Space Yourself

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Marcin is a design lead and a typographer at Medium. Previously, he was a fellow at Code for America and a user experience designer at Google, working with the … More about Marcin ↬

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Did you ever take a walk through the entire Unicode table? It’s the history of our civilization expressed in typography. It might be organized in an arbitrary fashion and not explained well, but it’s all here: languages, cultures, concepts. Spaces are here, too. There’s the one with an agent good enough to have gotten it the biggest key on everyone’s keyboard, but there are many more: the very narrow hair and thin spaces, the super-wide en and em spaces, and a few others in between. Let’s find out what other space characters there are, what their heritage is, and how they can be useful today.

There’s more to spaces than the key you instinctively hit between words with one of your thumbs. Let’s find out what other space characters there are, what their heritage is, and how they can be useful today.

What you see below are two tweets. In one of them, Paul Irish will be notified of my taunt. In the other one, he’ll be completely oblivious. What’s the difference between the two? Read on!

Two tweets about Paul Irish
Two tweets about Paul Irish. (View large version)

The Age Of Physical Type

Typography and typesetting used to be surprisingly physical endeavors. Individual letters had to be picked up from cases as objects and put together, one by one, into words, then phrases, then columns. (Before fonts were heavy on websites, they were just heavy.) Colors were inks — actual substances that needed to be mixed and prepared. Preparing and cutting paper was a whole separate industry.

Illustration of black ink
Illustration of black ink. (View large version)
Illustration of blocks of wood for physical leading (line height)
Illustration of blocks of wood for physical leading (line height). (View large version)
Illustration of mixing blue and white ink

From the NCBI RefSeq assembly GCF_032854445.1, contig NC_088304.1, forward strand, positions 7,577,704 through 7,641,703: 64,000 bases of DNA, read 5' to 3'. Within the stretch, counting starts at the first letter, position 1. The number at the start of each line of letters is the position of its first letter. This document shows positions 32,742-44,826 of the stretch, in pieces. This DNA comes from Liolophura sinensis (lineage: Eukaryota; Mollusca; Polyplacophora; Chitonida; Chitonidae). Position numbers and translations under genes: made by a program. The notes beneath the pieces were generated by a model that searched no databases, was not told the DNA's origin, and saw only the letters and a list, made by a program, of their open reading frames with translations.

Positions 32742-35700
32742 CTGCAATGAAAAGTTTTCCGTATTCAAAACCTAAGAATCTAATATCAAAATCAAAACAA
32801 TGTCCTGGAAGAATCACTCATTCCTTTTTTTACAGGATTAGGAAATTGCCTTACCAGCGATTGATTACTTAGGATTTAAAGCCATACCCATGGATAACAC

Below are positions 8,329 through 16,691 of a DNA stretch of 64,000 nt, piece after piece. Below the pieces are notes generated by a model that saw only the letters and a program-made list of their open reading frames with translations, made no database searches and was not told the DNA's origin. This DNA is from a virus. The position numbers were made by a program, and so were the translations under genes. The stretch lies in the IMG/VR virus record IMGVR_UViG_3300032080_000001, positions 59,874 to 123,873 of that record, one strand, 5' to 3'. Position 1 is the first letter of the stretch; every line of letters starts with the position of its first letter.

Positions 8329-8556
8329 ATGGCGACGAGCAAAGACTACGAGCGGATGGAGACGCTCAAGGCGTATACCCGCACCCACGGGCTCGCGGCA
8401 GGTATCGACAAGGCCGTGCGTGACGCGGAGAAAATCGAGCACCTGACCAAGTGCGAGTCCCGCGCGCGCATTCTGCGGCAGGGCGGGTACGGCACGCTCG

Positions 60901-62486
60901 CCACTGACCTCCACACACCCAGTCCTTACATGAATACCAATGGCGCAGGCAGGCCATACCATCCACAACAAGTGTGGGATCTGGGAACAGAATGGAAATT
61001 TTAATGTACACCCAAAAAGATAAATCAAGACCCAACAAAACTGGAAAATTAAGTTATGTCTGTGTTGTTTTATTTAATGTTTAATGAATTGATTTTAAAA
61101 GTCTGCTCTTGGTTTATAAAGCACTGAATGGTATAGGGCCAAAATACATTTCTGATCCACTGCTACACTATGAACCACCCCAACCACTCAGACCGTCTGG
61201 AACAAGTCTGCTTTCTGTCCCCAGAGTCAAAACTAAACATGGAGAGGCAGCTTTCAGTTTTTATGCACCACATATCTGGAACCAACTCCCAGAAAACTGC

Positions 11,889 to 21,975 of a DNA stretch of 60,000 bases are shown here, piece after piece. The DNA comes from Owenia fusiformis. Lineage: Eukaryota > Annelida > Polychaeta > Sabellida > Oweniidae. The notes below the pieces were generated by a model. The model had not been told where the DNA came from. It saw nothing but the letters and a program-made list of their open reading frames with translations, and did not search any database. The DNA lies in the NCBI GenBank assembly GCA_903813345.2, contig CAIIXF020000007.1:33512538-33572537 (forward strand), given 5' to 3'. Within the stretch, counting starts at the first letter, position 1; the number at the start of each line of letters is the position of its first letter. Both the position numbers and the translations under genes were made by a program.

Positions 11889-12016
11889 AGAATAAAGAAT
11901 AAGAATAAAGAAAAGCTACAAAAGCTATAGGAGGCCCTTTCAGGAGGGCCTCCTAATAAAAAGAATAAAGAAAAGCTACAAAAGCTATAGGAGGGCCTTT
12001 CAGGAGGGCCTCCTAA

Illustration of mixing blue and white ink. (View large version)

This extended to spacing. Whitespace was not the absence of atoms, it was just atoms… of a different kind. For your page composition to stay in place as it went through the press, you needed not just to put space blocks between sentences, but also pack the entire remaining area with blocks of lead or wood. What today you’d call letter spacing, line height, padding, margins… they were all physical.

In this world, running left-aligned (ragged) text required almost the same effort as full justification, since the spaces still needed to go somewhere. Every fraction of an inch had to be accounted for.

Illustration of a quote in the middle of typesetting
A quote in the middle of typesetting. Note all of the space blocks within and around the quote to keep it tight in place. (View large version)

“That’s so cute,” you might say. “Today, I have position: absolute, negative margins and CSS transforms with more dimensions than my screen.” And you would be right. The relentless march of Moore’s Law gave us displays as highly alert collections of tiny pixels that you can command, at will, to become one out of millions of colors. You can do whatever you want!

Except, nobody does. Whenever dealing with text, we usually rely on browsers to be our typesetters, since that is so much more convenient. Many vestiges of physical typography remain today, and some of them are still genuinely useful. This is a story of physical spaces in the digital world.

Meet The Spaces

Did you ever take a walk through the entire Unicode table? No? You should. It is fascinating. It’s the history of our civilization expressed in typography. It might be organized in an arbitrary fashion and not explained well, but it’s all here: languages, cultures, concepts. Transport and Map Signals live next to Alchemical Symbols. Emoji share the screen with Counting Rod Numerals. Currency Symbols will make you want to explore the financial world, and Miscellaneous Technical to become an engineer. There are failed alphabet experiments and head-scratchers such as incomplete infinity. And, on a different page, you will find VCR playback symbols hanging out with a snowman. That must be one hell of a party.

A lot of typographical history is here, too. You can travel back in time with Dingbats, try to decipher the mysteries of Letterlike Symbols, and compare what must be about a dozen dashes — each, like the one your eyes just glanced at, with a specific purpose.